0 ( +8 / -8 )

...do the logistics of this seem strange to anyone else? The article's details are a little unclear, but this would mean >that the man got really close to the officer without them grabbing or pushing him away, and then either: a) the man >somehow got the sidearm out of the officer's holster, switched the safety off, and then fired it, all before the two >officers he was standing directly next to were able to stop him, or b) the man took the gun out of the officer's hand, >and then used it on him before his partner stopped him.

a) Jpolice mostly carry revolvers, which most don't have safeties (yes some do, but the types JPolice carry do not, and is not needed in most cases for double action revolvers).

b) it is highly unlikely the officer had their guns out and the person grabbed it. JPolice only pull out guns when it is the very very last option to do. Even when the Akihabara stabbing incident, the police officer caught up the guy and only pulled out his gun at the very last resort.

It is easy to second guess or armchair general the police in any situation, but these type of situations in "real life" not what you see in the comfort of your home television or move theatre, happen in microseconds. More plausible scenario, sounds like the guy was wacked out on drugs or under the influence, the officers approached to question him, he quickly charged or attacked the officer, quickly grabbing his gun and shooting him. This has happened in many other countries before, all one needs to do is pop on youtube and watch world's scariest police videos etc.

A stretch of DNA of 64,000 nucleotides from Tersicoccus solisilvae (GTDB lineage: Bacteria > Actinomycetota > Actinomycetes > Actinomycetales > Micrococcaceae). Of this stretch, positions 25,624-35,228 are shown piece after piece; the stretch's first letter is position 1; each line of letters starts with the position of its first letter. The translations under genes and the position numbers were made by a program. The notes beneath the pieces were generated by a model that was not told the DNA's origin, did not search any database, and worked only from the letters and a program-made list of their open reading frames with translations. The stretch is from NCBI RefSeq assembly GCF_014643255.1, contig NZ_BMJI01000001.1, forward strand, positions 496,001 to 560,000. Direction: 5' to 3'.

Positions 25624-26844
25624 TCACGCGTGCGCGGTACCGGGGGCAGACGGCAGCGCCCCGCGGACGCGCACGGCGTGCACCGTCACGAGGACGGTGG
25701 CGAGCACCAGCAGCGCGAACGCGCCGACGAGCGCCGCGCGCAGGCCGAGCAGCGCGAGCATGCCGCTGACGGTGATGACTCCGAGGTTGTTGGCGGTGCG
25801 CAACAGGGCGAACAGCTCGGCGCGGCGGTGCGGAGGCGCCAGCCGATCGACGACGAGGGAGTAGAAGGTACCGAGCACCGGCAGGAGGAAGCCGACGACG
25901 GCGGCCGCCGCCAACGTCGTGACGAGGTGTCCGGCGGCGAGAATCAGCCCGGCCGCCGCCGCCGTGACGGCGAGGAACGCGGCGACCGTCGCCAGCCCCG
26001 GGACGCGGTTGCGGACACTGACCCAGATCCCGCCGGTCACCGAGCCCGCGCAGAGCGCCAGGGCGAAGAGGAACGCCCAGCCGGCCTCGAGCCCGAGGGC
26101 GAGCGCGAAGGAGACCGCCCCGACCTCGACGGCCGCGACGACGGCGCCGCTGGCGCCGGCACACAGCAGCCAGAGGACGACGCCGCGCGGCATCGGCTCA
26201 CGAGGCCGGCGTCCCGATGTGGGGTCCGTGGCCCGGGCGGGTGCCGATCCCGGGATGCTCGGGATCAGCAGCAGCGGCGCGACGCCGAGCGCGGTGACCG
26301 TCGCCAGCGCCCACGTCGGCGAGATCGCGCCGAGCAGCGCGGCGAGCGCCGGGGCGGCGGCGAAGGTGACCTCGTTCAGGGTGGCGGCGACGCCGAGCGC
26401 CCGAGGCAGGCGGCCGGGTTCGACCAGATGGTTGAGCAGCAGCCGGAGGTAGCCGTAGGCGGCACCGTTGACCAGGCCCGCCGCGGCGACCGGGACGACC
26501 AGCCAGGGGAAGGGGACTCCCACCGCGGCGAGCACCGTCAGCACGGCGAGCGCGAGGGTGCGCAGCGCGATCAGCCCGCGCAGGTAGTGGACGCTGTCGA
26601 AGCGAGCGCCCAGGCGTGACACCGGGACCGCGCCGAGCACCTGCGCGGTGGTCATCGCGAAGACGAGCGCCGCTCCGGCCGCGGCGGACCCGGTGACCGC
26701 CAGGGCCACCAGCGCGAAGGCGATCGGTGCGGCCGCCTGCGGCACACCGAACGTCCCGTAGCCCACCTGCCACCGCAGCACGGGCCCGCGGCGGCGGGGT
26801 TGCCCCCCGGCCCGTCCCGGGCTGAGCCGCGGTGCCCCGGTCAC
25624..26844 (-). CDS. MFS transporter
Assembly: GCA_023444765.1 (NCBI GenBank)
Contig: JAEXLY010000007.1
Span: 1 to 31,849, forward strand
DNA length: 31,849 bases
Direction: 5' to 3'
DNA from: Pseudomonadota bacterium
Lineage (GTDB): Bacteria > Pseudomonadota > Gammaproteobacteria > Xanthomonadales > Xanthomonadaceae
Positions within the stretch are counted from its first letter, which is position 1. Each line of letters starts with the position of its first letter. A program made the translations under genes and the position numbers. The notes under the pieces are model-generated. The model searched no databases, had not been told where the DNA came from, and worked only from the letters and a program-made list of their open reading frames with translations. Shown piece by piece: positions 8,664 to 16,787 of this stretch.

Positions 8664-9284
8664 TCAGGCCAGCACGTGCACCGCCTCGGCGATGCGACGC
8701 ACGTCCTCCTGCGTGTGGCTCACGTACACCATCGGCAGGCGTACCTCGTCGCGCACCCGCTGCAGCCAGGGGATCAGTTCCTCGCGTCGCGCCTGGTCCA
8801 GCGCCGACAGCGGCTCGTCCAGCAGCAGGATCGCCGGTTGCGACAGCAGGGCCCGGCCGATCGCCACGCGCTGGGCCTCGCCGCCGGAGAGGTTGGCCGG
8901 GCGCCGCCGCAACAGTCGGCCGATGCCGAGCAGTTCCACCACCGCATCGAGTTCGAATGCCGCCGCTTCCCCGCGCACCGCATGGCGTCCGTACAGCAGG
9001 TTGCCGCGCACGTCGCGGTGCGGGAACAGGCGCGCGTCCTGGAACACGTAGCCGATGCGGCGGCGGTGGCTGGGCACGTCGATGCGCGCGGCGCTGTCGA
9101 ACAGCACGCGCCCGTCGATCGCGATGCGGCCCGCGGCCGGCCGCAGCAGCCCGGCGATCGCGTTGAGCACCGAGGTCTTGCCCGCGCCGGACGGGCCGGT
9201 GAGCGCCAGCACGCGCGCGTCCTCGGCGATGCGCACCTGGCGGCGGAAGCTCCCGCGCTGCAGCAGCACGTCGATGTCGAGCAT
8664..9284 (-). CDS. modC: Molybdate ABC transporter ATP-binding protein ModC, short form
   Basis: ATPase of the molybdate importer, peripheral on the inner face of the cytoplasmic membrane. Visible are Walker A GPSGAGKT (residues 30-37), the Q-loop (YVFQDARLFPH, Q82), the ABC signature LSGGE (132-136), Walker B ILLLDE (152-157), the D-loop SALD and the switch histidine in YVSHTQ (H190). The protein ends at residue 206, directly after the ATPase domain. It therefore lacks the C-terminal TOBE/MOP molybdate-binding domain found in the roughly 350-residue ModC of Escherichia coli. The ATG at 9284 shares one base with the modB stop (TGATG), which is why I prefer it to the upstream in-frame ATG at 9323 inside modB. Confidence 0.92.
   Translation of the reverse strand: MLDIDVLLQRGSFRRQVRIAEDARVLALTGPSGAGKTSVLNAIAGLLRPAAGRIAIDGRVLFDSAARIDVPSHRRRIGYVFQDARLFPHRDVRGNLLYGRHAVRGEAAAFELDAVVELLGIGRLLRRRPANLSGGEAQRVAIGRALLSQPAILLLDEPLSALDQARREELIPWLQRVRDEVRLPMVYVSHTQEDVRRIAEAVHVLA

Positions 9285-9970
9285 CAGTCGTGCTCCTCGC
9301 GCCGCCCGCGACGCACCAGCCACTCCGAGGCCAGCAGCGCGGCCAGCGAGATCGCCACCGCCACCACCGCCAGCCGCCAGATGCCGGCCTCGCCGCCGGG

9 ( +10 / -1 )

the man somehow got the sidearm out of the officer's holster, switched the safety off, and then fired it,

The police revolver does not have a safety. It is always ready to fire (if loaded).

1 ( +1 / -0 )

Something is missing in this story. What happen to the second officer and his gun?

5 ( +5 / -0 )

@Badge213 I agree with you. It does seem as if the guy was high; it sounds a lot like a meth overdose, but it could be other things.

Cops vary, but it is pretty rare for one to pull his gun except as a last resort, as you say.

Stereotypes and generalities are dangerous, but I'd say that your average Japanese is rather unlikely to think about grabbing a gun from a cop's holster and using it on him, while a Japanese/Brazilian from, say, Sao Paolo, may have rather more experience with firearms and be more prone to such behavior.

Pure speculation on my part, though.

1 ( +3 / -2 )

Nothing is known about this guy? He could be X special forces as far as we know

-1 ( +0 / -1 )

@tmarie "someone born and raised here but to the "wrong" parents when it comes to nationality. This area is FULL of "Brazilian" factory works and workers who have never been to Brazil."

I know there are a lot of children and young adults in that situation, but are there many around his age? If one is going to make assumptions, I would think it more natural to assume he was born and raised in Brazil and came to work in Japan as an adult.

1 ( +2 / -1 )